By Steve Tawa

PHILADELPHIA (CBS) — Lance Armstrong’s name is coming out of cycling’s record books.

Armstrong was stripped of his seven Tour de France titles and banned for life by cycling’s governing body today following a report from the US Anti-Doping Agency that accused him of leading a massive doping program on his teams.

UCI president Pat McQuaid announced that the federation accepted the USADA’s report on Armstrong and would not appeal to the Court of Arbitration for Sport.

In Paris, Tour de France director Christian Prudhomme said at a news conference that he no longer considers Armstrong the seven-time champion of the race.  Prudhomme called UCI’s decision “totally logical” and said, “Lance Armstrong is no longer the winner of the Tour de France from 1999 to 2005.”

In Philadelphia, riders and workers at one local bike shop detest the era of doping.

At Cadence Cycling Shop in Manayunk, elite riders including Mike Festa were providing a perspective today on what appears to be overwhelming evidence that the beautiful sport of international cycling, and Armstrong’s remarkable string of wins, were tainted.

“A lot of the guys around him were suspected or implicated in doping,” Festa said today.  “He’s kind of the last to get caught.”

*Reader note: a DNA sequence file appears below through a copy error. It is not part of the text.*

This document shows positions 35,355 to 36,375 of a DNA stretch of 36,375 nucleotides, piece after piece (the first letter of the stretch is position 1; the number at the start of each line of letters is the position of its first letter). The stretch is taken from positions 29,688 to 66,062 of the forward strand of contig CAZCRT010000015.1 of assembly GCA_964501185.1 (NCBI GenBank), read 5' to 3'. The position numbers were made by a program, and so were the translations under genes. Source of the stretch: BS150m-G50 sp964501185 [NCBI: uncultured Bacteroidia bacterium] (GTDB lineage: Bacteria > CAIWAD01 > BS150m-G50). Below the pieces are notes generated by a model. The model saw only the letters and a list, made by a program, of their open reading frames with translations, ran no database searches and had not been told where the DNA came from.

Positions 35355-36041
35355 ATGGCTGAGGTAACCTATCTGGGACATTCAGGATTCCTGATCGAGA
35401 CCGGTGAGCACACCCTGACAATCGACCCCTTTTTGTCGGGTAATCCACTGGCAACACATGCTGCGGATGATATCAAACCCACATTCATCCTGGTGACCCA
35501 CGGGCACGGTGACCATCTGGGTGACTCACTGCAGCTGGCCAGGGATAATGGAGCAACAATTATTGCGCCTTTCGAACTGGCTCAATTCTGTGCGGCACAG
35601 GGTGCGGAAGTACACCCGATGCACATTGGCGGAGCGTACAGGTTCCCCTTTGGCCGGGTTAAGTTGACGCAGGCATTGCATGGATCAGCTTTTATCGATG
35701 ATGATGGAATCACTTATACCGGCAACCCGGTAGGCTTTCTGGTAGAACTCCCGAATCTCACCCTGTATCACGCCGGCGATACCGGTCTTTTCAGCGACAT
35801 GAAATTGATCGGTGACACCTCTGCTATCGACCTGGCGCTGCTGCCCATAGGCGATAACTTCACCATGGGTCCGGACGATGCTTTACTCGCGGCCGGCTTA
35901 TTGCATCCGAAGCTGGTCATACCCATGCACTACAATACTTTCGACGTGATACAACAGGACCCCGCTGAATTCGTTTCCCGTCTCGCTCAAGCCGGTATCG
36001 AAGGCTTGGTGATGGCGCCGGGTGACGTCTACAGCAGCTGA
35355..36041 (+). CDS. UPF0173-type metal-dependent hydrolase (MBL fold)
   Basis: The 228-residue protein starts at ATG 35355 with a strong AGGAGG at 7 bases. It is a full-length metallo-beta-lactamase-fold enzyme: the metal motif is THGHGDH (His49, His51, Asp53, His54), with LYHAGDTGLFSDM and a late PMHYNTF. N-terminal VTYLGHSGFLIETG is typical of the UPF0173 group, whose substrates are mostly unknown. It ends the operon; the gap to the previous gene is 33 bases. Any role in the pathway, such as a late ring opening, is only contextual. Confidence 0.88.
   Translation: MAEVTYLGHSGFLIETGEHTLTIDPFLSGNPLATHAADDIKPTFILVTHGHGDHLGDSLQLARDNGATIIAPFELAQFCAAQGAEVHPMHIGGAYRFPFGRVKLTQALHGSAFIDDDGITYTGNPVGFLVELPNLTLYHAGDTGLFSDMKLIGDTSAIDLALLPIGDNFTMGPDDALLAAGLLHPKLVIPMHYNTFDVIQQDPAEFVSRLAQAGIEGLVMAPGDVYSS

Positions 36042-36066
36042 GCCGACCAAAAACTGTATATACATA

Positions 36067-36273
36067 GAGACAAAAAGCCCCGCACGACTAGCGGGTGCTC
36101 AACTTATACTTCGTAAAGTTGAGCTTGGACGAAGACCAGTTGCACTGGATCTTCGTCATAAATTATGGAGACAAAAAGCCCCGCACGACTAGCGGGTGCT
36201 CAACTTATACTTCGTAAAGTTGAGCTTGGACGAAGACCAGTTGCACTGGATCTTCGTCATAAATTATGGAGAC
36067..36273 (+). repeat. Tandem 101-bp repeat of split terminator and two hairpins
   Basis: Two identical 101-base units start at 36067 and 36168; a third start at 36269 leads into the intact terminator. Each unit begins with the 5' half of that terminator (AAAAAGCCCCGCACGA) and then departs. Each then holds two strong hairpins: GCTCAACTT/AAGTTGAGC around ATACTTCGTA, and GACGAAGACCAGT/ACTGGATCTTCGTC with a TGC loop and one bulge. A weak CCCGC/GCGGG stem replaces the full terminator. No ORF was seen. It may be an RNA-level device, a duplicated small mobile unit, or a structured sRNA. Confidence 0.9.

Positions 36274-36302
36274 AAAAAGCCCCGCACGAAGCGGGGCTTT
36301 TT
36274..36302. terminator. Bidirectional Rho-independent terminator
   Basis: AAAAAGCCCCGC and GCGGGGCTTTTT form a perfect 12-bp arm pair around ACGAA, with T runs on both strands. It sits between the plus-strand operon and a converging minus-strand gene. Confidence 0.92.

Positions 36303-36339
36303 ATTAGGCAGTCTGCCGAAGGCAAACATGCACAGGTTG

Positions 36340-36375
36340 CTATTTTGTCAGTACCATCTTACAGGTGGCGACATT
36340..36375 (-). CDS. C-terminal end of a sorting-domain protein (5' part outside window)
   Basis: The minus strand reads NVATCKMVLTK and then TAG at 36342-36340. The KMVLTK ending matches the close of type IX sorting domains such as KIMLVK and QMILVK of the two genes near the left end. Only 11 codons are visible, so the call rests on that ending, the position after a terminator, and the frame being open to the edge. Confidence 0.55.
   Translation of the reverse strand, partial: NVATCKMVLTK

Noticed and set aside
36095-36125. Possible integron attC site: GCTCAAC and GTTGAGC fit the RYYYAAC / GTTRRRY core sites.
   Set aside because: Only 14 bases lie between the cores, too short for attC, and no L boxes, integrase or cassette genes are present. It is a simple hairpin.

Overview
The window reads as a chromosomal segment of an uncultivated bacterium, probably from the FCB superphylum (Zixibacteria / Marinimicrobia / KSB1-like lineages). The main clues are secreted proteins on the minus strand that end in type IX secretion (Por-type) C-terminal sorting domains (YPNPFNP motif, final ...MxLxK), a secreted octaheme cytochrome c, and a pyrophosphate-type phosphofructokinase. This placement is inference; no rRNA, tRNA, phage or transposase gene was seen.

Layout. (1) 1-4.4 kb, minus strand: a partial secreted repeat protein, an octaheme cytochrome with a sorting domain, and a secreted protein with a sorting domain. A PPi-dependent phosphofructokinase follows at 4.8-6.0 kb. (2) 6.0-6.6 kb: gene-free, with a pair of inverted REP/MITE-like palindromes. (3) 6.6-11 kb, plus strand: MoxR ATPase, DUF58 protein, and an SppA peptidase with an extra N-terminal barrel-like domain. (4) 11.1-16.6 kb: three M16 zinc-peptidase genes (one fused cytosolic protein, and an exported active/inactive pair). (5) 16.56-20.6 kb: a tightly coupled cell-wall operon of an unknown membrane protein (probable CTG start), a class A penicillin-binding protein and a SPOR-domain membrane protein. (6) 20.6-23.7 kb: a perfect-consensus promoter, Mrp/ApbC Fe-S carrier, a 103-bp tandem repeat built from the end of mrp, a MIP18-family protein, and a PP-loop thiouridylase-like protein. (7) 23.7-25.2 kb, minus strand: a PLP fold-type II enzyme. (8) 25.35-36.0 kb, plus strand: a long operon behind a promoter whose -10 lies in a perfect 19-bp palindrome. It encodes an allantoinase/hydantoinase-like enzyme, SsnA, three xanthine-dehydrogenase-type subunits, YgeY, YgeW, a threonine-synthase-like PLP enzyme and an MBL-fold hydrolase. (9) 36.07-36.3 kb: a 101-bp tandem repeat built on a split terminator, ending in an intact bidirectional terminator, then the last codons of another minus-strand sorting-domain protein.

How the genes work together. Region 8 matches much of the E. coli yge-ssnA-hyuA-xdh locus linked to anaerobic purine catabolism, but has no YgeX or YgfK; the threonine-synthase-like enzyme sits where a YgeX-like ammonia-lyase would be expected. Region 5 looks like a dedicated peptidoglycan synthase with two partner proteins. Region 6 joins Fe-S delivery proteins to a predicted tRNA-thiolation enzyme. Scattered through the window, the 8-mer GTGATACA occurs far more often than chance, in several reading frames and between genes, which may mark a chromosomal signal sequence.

Festa points to several of Armstrong’s former teammates and others who finished second or third on the podium behind Armstrong, as he collected those seven Tour de France titles between 1999 and 2005.

Another young rider, Mark Davino (below), who just won a cyclocross race in his category in Chester County, Pa., quotes another former teammate of Armstrong’s, Levi Leipheimer:

“He would be surprised if five percent of the peloton was not doping in 1998 through 2007, and now, he’d be surprised if five percent were doping.”

davino mark  tawa Philadelphia Bike Racers Relieved at Latest Action Against Lance Armstrong

(Mark Davino makes an adjustment to a bicycle at Cadence Cycling Shop in Manayunk. Credit: Steve Tawa)


Davino believes the sport began cleaning itself up in earnest in 2007.  He says today’s younger riders want to distance themselves from cycling’s era of doping.

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